Furthermore, the United States was also a trustee under the public land trust. Att'y Gen. Op. July 17, 1995, fn 1, Add. 6. Nothing "compelled" the federal government, in transferring those lands back to Hawaii in 1959, to require the State to give preference to native Hawaiians. The opposite is true. The United States' fiduciary duty compelled it to administer the trust impartially and forbade it from permanently favoring one small racial group among the beneficiaries. Restatement of Trusts, Second §183; Pele Defense Fund v. Paty, 837 P.2d at 1263 (1992). Thus, the "strings" attached by Congress to Hawaii's admission fail both "equal footing" and "strict scrutiny" and give no justification for Hawaii's discriminatory laws.

Even if some compelling governmental interest existed, the State cannot show the OHA laws are narrowly tailored

Racial classifications are not narrowly tailored unless the government has previously "carefully examined and rejected race-neutral alternatives" to attain the same end, Croson, 488 U.S. at 507 and the program is "appropriately limited such that" it "will not last longer than the discriminatory effects it is designed to eliminate". Adarand, 515 U.S. at 236.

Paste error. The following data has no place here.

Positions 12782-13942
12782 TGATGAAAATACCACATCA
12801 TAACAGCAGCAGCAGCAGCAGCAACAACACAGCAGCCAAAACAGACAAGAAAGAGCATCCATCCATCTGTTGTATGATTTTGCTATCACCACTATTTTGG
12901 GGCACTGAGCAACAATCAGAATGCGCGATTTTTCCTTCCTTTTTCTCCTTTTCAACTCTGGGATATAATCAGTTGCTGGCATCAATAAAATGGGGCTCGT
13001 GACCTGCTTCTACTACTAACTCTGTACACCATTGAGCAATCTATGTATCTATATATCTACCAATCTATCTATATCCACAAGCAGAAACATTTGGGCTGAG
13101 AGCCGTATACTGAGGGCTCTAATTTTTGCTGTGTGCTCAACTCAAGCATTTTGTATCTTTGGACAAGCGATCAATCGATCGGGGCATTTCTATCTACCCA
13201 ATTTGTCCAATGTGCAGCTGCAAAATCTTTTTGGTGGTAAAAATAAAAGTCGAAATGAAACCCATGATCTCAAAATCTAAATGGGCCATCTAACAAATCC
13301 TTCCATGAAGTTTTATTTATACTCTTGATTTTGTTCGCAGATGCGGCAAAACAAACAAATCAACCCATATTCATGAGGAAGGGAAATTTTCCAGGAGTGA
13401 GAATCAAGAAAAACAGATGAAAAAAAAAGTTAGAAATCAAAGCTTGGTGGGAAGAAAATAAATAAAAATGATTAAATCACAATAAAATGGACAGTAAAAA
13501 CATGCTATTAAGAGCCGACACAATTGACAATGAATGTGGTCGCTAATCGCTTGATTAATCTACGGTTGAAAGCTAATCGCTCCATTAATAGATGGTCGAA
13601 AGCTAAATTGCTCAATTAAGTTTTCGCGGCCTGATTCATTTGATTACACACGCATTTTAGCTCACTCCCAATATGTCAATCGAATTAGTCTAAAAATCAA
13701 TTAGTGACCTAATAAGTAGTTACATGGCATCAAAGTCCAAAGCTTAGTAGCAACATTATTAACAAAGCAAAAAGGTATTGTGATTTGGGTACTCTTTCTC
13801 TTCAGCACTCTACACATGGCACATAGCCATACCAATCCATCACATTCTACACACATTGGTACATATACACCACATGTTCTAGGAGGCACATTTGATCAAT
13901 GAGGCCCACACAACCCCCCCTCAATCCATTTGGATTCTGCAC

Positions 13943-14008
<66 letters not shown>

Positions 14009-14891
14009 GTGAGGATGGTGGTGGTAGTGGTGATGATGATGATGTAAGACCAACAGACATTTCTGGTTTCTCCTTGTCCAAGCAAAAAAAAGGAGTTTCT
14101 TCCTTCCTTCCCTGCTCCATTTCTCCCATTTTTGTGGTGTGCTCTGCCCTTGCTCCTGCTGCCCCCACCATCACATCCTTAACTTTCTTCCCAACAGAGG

Nothing in the record here or, apparently in Rice v. Cayetano, indicates that race-neutral alternatives or limitations on the duration of or method of calculating payments to OHA were considered.

To the contrary, for OHA the sky apparently is the limit. The preferential treatment of native Hawaiians is not limited in duration and could continue in perpetuity, long after the discriminatory effects, if there were any, had ceased to exist. The preference is not limited in proportion to population, and thus native Hawaiians, who make up less than 5% of the State population, are entitled to 20% of the revenues. It is not limited based on need, and thus middle class or wealthy native Hawaiians benefit while needy persons of other ethnic groups do not. The payments to OHA are not limited to a share of net income, and thus the State can, and apparently does, pay OHA 20% of gross revenues, leaving the share of the rest of the beneficiaries responsible for all the expenses. They are not limited so as to exclude income from improvements paid for by taxpayers generally, and thus OHA receives 20% of income that did not flow from the unimproved ceded lands but was created only because of major capital expenditures. Nor do the calculations of OHA's share exclude income from governmental grants of exclusive rights, and thus OHA takes 20% of the amount DFS pays to the State in return for having the exclusive right to deliver duty free goods to the airport, which amount is far in excess of the rental value of the small part of the ceded lands at the airport occupied by DFS.